A large investor group has asked the Securities and Exchange Commission to adopt rules requiring public companies to disclose information about their human capital management policies, practices, and performance.
A rulemaking petition was filed by the Human Capital Management Coalition (HCMC), comprising 25 institutional investors with more than $2.8 trillion in assets under management. The group did not define any specific metrics that it wants to be reported, instead offering nine broad categories of information deemed fundamental to human capital analysis as a starting point for dialogue:
At present, public companies are not required to disclose anything about their human capital other than their number of employees, unless you count the requirement to reveal the compensation paid to top executives. Investors don’t even know how much money a company spends on its workforce each year.
The HCMC, which over the past few years has worked with individual companies on voluntarily expanding their human capital reporting, is part of a broader movement to raise awareness of a connection between how companies manage human capital and their financial and stock performance. The movement has been slowly gaining steam over the past decade.
“The ability to effectively harness and apply the collective knowledge, skills, and experiences possessed by each individual in the workforce is essential to long-term value creation,” says Meredith Miller, chief corporate governance officer for the UAW Retiree Medical Benefits Trust, which leads the HCMC. That ability, she adds, “is therefore material to investors in evaluating a company’s future performance.”
There is, of course, no guarantee that the SEC will take any action on the petition beyond collecting public comments. However, the likelihood that it will may be growing.
The International Organization for Standardization (ISO) is working on a standard for human capital reporting and is expected to release it for public comment in the first half of 2018, with a goal of finalizing the standard by the end of next year. That standard will be far more prescriptive than the HCMC petition, according to Jeff Higgins, who both counseled HCMC as it prepared its petition and is a member of the ISO committee that’s drawing up the standard.
“The ISO standard will have very specific recommendations in terms of metrics to be reported,” says Higgins, a former CFO who is now CEO of the Human Capital Management Institute (a similarly named but separate entity from the HCMC). “So when the SEC, or other groups, start asking exactly what metrics and formats human capital reporting can take, [the HCMC] can point to the ISO standard.”
There are several concurrent ongoing initiatives to raise the bar for human capital disclosure, including those by the Global Reporting Initiative and the International Integrated Reporting Council. Their frameworks, like the HCMC’s, are much less specific than the upcoming ISO standard, so they too may attach themselves to it.
All of this activity may put significant pressure on the SEC to act. “The ISO creates global standards,” Higgins notes. “What if 150 countries adopt [the human capital standard]? Why would the United States not look at adopting it? While the SEC is never the first to any party, and I’m not particularly optimistic that it will act on human capital under the current presidential administration, I think a lot of leading companies will act on their own.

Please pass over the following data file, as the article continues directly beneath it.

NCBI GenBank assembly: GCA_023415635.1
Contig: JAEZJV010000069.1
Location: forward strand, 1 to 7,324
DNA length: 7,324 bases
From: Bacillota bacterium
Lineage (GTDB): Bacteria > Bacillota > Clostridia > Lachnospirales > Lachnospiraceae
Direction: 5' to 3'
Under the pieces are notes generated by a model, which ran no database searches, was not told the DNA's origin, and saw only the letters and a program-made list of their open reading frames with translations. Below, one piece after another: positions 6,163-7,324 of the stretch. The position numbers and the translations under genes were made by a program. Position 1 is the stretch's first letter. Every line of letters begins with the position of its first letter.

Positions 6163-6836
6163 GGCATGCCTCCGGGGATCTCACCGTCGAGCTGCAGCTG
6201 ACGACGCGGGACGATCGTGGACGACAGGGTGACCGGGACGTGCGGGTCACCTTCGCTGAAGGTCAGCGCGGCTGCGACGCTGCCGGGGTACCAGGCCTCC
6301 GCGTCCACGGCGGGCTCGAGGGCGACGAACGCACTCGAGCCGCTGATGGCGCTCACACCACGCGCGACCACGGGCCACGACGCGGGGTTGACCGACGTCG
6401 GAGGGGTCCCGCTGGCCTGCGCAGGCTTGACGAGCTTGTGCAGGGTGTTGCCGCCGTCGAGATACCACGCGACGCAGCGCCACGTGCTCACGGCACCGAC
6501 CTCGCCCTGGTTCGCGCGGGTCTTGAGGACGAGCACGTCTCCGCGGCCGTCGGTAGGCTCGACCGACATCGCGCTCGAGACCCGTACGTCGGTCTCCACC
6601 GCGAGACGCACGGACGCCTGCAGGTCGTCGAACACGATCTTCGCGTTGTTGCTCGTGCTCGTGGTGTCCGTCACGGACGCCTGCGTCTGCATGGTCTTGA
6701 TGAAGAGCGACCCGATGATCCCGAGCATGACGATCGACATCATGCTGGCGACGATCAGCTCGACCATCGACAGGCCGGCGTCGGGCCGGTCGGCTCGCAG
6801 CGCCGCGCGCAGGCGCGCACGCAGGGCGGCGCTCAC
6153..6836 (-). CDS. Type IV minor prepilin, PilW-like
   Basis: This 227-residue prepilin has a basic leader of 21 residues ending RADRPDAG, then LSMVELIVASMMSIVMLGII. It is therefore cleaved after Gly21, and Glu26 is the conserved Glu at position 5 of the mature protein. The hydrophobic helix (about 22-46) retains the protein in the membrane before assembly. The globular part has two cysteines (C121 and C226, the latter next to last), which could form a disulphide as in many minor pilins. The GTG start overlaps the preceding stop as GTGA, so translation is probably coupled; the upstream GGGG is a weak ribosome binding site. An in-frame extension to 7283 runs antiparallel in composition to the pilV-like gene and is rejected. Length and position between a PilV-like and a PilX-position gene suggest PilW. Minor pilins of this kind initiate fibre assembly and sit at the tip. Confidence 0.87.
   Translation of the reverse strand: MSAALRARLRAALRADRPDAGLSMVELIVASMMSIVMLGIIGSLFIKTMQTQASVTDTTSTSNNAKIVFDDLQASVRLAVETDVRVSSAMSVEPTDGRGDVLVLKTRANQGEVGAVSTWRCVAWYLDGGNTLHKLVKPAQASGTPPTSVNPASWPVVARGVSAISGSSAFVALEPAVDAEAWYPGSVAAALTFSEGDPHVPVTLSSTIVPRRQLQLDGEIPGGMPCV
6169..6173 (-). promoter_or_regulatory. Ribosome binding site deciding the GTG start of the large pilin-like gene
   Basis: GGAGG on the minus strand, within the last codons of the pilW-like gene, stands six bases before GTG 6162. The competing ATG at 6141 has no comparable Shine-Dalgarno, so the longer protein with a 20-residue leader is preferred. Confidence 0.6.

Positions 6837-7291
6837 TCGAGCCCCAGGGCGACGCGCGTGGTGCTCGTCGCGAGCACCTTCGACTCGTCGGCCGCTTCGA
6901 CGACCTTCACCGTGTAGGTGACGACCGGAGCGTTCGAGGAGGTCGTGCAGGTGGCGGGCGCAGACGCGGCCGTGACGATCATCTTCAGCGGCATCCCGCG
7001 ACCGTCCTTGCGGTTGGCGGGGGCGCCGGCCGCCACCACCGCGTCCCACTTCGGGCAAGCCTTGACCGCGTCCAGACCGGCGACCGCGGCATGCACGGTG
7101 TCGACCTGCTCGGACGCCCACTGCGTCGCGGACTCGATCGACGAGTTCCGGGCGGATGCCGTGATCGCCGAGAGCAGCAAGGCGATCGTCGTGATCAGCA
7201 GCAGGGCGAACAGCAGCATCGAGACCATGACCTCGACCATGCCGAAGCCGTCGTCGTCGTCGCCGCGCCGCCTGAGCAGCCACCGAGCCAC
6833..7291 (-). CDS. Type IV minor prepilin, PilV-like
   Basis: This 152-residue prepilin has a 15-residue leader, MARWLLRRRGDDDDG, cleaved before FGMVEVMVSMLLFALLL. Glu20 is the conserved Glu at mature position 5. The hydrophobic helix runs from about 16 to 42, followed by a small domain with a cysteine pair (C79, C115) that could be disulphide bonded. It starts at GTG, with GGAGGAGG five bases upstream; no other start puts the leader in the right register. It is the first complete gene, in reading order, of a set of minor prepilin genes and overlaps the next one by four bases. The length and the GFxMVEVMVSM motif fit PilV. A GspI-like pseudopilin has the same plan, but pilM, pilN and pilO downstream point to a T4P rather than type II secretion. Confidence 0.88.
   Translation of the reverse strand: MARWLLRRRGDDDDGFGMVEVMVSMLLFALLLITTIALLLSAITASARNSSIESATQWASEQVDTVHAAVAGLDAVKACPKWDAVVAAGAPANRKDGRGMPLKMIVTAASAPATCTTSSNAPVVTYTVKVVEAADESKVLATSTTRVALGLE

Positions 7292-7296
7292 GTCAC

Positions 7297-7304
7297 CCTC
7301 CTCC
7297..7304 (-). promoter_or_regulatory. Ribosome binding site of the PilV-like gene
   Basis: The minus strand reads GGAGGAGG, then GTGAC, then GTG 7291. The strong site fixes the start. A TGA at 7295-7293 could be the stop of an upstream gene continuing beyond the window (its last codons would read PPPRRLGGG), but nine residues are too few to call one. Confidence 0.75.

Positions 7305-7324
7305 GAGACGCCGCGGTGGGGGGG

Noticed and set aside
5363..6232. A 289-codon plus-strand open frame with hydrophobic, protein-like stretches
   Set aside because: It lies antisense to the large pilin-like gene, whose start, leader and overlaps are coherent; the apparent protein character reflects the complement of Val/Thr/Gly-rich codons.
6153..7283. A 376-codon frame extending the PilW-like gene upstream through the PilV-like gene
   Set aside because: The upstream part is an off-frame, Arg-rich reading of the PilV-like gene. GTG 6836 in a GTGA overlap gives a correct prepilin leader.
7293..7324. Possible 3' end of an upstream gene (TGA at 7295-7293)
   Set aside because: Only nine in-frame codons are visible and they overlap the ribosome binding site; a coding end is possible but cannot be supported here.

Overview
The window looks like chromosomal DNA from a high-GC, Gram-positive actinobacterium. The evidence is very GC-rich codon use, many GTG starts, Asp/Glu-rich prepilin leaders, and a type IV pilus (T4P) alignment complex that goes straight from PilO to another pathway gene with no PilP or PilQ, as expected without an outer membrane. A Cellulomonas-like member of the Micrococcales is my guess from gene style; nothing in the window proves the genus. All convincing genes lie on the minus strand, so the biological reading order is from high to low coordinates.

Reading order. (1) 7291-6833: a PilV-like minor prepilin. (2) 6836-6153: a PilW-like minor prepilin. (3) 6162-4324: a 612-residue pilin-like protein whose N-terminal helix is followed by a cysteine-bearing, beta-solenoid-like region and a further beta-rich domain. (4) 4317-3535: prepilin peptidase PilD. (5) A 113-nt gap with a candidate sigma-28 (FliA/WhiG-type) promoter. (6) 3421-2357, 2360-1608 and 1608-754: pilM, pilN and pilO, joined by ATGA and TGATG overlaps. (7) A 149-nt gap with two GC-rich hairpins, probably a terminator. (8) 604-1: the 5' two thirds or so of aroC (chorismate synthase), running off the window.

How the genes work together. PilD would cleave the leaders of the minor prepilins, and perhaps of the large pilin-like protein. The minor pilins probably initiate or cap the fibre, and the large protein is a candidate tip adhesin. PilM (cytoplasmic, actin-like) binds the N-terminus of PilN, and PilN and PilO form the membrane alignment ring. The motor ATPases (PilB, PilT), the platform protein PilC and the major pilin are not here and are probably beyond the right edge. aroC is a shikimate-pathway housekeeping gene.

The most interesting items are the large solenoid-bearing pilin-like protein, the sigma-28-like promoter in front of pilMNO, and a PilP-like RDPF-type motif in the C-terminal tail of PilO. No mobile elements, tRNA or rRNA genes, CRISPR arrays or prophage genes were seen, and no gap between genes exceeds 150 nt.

“After companies that want to be seen as progressive and forward-looking start to see all those initiatives starting to reference the ISO standard, they’ll want to adopt it as well,” Higgins continues. “And if a lot of companies do that, I think the SEC will have to do something. They’ll feel like their toes are being stepped on.”
In recent years, Higgins notes, companies have taken to listing several human capital-related risk factors in their annual reports, like “we may not be able to attract or retain the talent we need to be competitive.” But, he adds, “they are contradicting themselves. After putting those risk factors in, they’re not going to tell us anything else about their human capital? What’s the argument for that?”
Although, as Higgins points out, the HCMC petition is not prescriptive, the 29-page document presents a strong case.
It cites a variety of academic studies and literature reviews reporting evidence that better human capital management practices are associated with higher shareholder returns, profitability, and overall company performance against benchmarks.
Further, the petition points to research showing that investments in training and development, health and safety, employee engagement, diversity and inclusion, and workforce composition and staffing are associated with increased productivity, reduced turnover, and higher customer satisfaction.
“A company that treats human capital as a vital asset, instead of a cost to be minimized, is not just a good corporate citizen — it is a good investment,” says Tim Goodman, a director at Hermes Equity Ownership Services, which helps institutional investors monitor their investments in companies and intervene, when deemed necessary, to improve performance.
There’s been only one public comment on the petition since July 10, when it was posted on the SEC’s website. In a jointly filed letter, officials of two large institutional investors — the California Public Employees Retirement System and the California State Teachers’ Retirement System — registered their support for improved human capital management disclosure.
According to the petition, requiring human capital management disclosure would fulfill the SEC’s core mission of investor protection; satisfy congressional mandates to promote efficiency, competition, and capital formation; and serve the public interest. It gave four reasons supporting these claims: